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Window Tinting

Discussion in 'General Chit-Chat' started by Awesome Graphics, May 19, 2020.

  1. Awesome Graphics

    Awesome Graphics Member

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    Tinting is a field that we have stayed away from in the past as we've been pretty much at capacity for a few years now, but it is tough to turn down business right now. Does anyone have a particular window tint and/or vendor that they have used and liked? I'm sure that, like with any vinyl, there are plenty of miserable duds out there. Would you recommend a kit or roll?

    The customer has a 2019 Subaru Ascent and would like a 20% tint. Doesn't mean much to me at this point, but figured it might help some of you. Any guidance would be greatly appreciated.
     

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  2. JBurton

    JBurton Signtologist

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    Just Run!

    But really, never gotten into it and honestly haven't even seen folks on here get into it. Am I wrong? Is this a giant untapped market for me... I know the stuff you buy at walmart is awful, just ask my mom's back glass.
     
  3. Awesome Graphics

    Awesome Graphics Member

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    Ha. I totally get that response, and when our bay was full, I was on board with not wanting or needing it. Right now, it could fill some gaps. I have a couple 3M preferred installers who are pretty handy and could probably figure it out, given the right vinyl.
     
    • Agree Agree x 1
  4. bannertime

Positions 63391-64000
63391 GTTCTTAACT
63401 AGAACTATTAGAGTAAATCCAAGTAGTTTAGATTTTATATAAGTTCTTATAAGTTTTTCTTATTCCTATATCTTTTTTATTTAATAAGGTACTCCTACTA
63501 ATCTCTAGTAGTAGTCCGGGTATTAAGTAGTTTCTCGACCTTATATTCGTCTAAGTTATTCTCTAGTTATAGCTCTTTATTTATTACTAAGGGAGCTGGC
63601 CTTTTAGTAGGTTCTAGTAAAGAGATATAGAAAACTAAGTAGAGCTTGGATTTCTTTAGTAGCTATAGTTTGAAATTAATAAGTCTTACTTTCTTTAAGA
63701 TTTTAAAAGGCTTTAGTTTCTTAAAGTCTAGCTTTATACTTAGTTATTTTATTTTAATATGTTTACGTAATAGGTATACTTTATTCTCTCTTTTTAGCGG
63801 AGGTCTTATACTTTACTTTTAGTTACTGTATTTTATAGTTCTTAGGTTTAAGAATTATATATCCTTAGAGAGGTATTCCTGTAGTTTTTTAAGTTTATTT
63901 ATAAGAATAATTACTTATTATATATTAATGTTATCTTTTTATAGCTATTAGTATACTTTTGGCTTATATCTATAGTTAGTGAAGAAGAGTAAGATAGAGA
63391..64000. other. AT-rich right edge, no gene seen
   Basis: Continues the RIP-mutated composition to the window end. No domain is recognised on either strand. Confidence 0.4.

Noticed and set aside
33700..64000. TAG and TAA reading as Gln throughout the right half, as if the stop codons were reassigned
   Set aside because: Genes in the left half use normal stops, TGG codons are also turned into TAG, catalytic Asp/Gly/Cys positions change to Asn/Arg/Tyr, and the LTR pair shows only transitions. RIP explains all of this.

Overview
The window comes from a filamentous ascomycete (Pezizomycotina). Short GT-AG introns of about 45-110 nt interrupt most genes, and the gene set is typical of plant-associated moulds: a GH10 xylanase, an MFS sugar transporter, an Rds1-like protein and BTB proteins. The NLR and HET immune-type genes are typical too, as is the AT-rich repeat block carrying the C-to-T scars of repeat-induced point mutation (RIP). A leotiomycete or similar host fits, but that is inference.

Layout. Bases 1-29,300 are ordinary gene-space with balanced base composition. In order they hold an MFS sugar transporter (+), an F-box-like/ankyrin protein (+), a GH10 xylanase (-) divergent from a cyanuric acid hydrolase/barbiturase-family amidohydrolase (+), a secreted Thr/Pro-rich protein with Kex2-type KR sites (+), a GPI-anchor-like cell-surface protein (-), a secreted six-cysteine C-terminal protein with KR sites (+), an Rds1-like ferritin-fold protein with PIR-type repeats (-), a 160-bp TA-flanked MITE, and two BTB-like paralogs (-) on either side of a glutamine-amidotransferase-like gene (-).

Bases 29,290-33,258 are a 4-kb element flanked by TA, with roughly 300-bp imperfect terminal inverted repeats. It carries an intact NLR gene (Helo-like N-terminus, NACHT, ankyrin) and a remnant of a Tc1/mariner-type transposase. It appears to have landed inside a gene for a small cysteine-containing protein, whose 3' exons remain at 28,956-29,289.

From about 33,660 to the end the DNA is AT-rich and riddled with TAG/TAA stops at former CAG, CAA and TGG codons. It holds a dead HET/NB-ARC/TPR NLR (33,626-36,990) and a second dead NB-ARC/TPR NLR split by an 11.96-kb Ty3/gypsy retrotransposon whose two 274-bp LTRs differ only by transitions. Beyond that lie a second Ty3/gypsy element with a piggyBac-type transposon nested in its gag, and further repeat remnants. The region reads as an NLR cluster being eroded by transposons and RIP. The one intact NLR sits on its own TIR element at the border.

bannertime Very Active Member

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    Best bet is to look at car audio/tint forums that do this stuff. And get the cut templates for the windows. I'm sure they'd love to see wrap/sign shops getting into tinting. But honestly, who cares at this point. Everyone and their cousin's best friend is a print shop these days.
     
    • Agree Agree x 1
  5. JBurton

    JBurton Signtologist

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    Hey, why not ask your current vinyl rep. Surely you are not the first person to ask...
     
  6. Notarealsignguy

    Notarealsignguy Very Active Member

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    I see the name Llumar a lot and Avery makes a film Stay away from the cheap ebay stuff, it will turn purple. Tubelite just started selling avery but I don't think they are up that far.
    Tinting seems like a down and dirty business to me but to each their own. A $300 plotter, cheap template software and you are in business but they do turn and burn them so maybe it's good money?
     
  7. GAC05

    GAC05 Major Contributor

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    Tinting is like wrap installing - it takes time to learn to do it well enough to make money. Shop has to be really clean & isolated from dusty airflow. If you do any sign fabrication like wood framing or metal work near by it will get under the tint.